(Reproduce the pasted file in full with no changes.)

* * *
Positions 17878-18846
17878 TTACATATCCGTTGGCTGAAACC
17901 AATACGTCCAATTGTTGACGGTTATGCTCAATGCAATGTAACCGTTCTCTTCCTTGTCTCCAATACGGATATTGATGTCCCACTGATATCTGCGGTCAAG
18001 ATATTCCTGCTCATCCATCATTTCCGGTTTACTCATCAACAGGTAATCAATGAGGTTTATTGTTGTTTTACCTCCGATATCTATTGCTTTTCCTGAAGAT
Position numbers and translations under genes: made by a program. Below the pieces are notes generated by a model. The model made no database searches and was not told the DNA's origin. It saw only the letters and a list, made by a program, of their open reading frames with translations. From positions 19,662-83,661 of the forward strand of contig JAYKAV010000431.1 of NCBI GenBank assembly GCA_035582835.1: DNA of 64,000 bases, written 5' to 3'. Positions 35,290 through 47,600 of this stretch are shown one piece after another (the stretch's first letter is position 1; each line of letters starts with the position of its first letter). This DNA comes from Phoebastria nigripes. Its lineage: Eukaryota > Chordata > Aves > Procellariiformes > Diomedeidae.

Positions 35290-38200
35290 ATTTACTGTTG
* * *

Positions 17878-18846
17878 TTACATATCCGTTGGCTGAAACC
17901 AATACGTCCAATTGTTGACGGTTATGCTCAATGCAATGTAACCGTTCTCTTCCTTGTCTCCAATACGGATATTGATGTCCCACTGATATCTGCGGTCAAG
18001 ATATTCCTGCTCATCCATCATTTCCGGTTTACTCATCAACAGGTAATCAATGAGGTTTATTGTTGTTTTACCTCCGATATCTATTGCTTTTCCTGAAGAT
Position numbers and translations under genes: made by a program. Below the pieces are notes generated by a model. The model made no database searches and was not told the DNA's origin. It saw only the letters and a list, made by a program, of their open reading frames with translations. From positions 19,662-83,661 of the forward strand of contig JAYKAV010000431.1 of NCBI GenBank assembly GCA_035582835.1: DNA of 64,000 bases, written 5' to 3'. Positions 35,290 through 47,600 of this stretch are shown one piece after another (the stretch's first letter is position 1; each line of letters starts with the position of its first letter). This DNA comes from Phoebastria nigripes. Its lineage: Eukaryota > Chordata > Aves > Procellariiformes > Diomedeidae.

Positions 35290-38200
35290 ATTTACTGTTG